By Peter F. Stringer
Celtics.com
May 24, 2006

If there's one word that's been used to describe Al Jefferson's sophomore season, it would be "disappointing."

And Jefferson will be the first one to tell you.

"I disappointed myself last year, but I'm here to take care of my game," said Jefferson. "If you take care of your game, your game will take care of you."


Clifford Ray, who's helped develop guys like Dwight Howard and Ben Wallace, was dropping knowledge for Al Jefferson during a workout on Tuesday.

Big things were expected of Big Al after an impressive rookie season and a coming out party in the first round of the playoffs against the Pacers in 2005. Jefferson suddenly found himself on the cover of media guides and Celtics posters, and his locker in the right corner of the Celtics dressing room became a hot spot for reporters.

But Jefferson's second season didn't turn out the way anyone expected, as ankle injuries derailed his progress. And by his own admission, he wasn't in the type of shape he needed to be in to build on an impressive rookie campaign and continue to progress in his second year.

That's why Jefferson is working out twice a day this summer in Waltham, and why he's planning on playing for the Celtics in the Las Vegas Summer League, despite having two NBA seasons already under his belt. Jefferson, who's already visibly leaner and more defined in his upper body, said his ankle has only recently healed up sufficiently to allow him to participate in full court basketball workouts, but he expects to be able to go full tilt in mid July when the summer league begins.

Jefferson, who'll likely be among the most experience players in the summer league, said he won't be in Vegas to try to dominate anyone -- or to try his hand at craps, for that matter, despite recently turning 21 -- but simply just to expand his repertoire and continue to build his skills.

Tuesday, Jefferson ran through passing and dribbling drills, and then worked with Ryan Gomes on post up moves, emphasizing finishing strong with both hands on the offensive end, while working on his footwork and lateral movement on the defensive end. But more than any special techniques, there's one thing that stands out to Jefferson. It's highlighted, underlined and blinking in neon lights on his list of improvements.


Big Al worked on his dribbling moves Tuesday as he looks to polish his game this summer.

"I'm working on my skills and my body, but the main thing, if I don't work on anything else, I'm going to work on my conditioning. If I'm able to run the court all-day, all-night, I'm going to be really difficult to stop," Jefferson said.

Jefferson's determination comes through in his voice. He seems fixated on erasing the memory of a sophomore slump and getting his development back on track to match the lofty expectations that were bestowed on him before last year. And he seems to understand that his success rests on his own shoulders, a point that his coach made several times last season.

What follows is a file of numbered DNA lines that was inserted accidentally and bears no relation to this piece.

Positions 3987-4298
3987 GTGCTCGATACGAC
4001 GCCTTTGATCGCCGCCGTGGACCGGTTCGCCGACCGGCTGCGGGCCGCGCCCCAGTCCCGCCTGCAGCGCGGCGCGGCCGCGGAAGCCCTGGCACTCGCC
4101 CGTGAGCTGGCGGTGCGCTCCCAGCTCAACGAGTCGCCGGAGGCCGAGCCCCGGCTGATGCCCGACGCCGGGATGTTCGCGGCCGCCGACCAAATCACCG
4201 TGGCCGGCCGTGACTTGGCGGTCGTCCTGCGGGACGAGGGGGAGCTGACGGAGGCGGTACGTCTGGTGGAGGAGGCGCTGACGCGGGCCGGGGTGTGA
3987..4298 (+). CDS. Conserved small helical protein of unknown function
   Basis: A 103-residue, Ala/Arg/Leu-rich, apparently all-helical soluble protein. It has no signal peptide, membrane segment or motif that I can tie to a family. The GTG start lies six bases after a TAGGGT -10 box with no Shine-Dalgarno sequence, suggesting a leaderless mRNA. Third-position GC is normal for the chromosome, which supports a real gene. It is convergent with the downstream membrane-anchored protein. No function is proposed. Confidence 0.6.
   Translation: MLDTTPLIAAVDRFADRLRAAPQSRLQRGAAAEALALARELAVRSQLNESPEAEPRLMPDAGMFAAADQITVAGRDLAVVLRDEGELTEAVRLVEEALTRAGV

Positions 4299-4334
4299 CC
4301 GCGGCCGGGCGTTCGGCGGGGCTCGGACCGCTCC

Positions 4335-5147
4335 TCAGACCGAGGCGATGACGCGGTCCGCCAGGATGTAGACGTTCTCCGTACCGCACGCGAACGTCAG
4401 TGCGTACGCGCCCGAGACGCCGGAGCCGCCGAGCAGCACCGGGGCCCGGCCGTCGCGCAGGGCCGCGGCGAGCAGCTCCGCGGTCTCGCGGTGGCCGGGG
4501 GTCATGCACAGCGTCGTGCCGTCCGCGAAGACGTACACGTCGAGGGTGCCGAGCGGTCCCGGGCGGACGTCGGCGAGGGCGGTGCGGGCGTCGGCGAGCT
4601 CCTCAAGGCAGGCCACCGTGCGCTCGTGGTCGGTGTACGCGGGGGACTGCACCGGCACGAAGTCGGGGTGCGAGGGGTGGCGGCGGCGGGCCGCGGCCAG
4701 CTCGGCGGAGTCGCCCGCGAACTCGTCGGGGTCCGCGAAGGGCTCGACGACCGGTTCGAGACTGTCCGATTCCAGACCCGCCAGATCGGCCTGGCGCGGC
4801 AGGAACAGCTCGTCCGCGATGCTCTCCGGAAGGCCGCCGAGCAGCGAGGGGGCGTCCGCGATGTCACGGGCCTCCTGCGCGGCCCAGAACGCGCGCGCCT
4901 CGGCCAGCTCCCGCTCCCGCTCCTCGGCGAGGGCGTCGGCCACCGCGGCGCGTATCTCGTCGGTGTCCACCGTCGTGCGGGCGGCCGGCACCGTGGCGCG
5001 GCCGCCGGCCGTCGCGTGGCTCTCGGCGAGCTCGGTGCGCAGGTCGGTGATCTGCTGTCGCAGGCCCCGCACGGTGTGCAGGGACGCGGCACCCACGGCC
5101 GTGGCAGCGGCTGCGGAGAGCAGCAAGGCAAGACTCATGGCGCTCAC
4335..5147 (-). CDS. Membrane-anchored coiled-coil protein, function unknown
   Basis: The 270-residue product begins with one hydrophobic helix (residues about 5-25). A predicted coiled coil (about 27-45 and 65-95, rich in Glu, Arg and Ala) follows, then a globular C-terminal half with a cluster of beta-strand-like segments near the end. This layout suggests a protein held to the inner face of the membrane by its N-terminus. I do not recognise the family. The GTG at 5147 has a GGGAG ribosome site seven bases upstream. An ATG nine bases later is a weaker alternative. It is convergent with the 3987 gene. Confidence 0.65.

"The bottom line is that you've got to put in work to be a good player," said Doc Rivers, who was at the Sports Authority Training Center to check in on pre-draft workouts Tuesday. "There's no secret to being a better player. I think Al is committed to doing that."

What about those expectations, placed on Jefferson at such an early age after one impressive season? Were they fair?

"Yes and no," said Jefferson, who paused a few seconds before answering the question. "It wasn't fair for me because it was just somebody's opinion, and they put me in some big shoes and I had to fill them up, and I didn't. But it was fair, because I should have stepped up to the challenge."

His coach didn't quite know how to answer that question either.

"I don't know," said Rivers. "But Al is going to be a good player. Whether he's a good player or not next year, we'll see. I think there's perceived pressure, more from you guys, but I don't think Al - I don't expect Al to make the All-Star team next year. It would be great if he did."

And with that in mind, the Celtics are going to do everything they can to make sure Jefferson reaches his potential. They've brought in heralded big man coach Clifford Ray to work with Boston's bigs, but it appears Jefferson will be Ray's special project. Ray has worked with most of the successful big men in the league today, with Orlando's Dwight Howard standing out as his most recent success story.

Jefferson spent part of Tuesday working with Ray on footwork and post moves, and he'll get plenty of attention from Ray this summer as he looks to take his game to the next level. Jefferson's been to Ray's big man camps (that he hosts along with Robert Parish) and he's enthusiastic about working with Ray full time.

"Clifford just knows the game," said Jefferson. "He was a very smart player, he's been around the league a long time, and he's what me and Perk need, help from a big man who played the same positions, and [Assistant Coach] Dave Wohl knows the big man position just as well. I think with those two guys and me and Perk, I think that's going to be what we need."

Gomes, who actually found most of his playing time in February when Jefferson went down with what was effectively a season-ending ankle injury, is seeing the progress up close.

"I think he's back. He had a bad ankle injury, which is hard to come back from in any sport," said Gomes, who plans to join Jefferson in the Vegas league. "He's gradually getting himself back and he still has four-five months before he has to go full-throttle every day in practice."